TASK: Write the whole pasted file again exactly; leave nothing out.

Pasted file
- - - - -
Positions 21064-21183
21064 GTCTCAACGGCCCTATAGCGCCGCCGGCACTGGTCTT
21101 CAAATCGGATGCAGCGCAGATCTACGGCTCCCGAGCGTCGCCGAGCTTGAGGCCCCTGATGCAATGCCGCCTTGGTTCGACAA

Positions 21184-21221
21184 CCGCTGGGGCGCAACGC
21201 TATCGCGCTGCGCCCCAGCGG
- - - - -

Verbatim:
Positions 21064-21183
21064 GTCTCAACGGCCCTATAGCGCCGCCGGCACTGGTCTT
21101 CAAATCGGATGCAGCGCAGATCTACGGCTCCCGAGCGTCGCCGAGCTTGAGGCCCCTGATGCAATGCCGCCTTGGTTCGACAA

Positions 21184-21221
21184 CCGCTGGGGCGCAACGC
21201 TATCGCGCTGCGCCCCAGCGG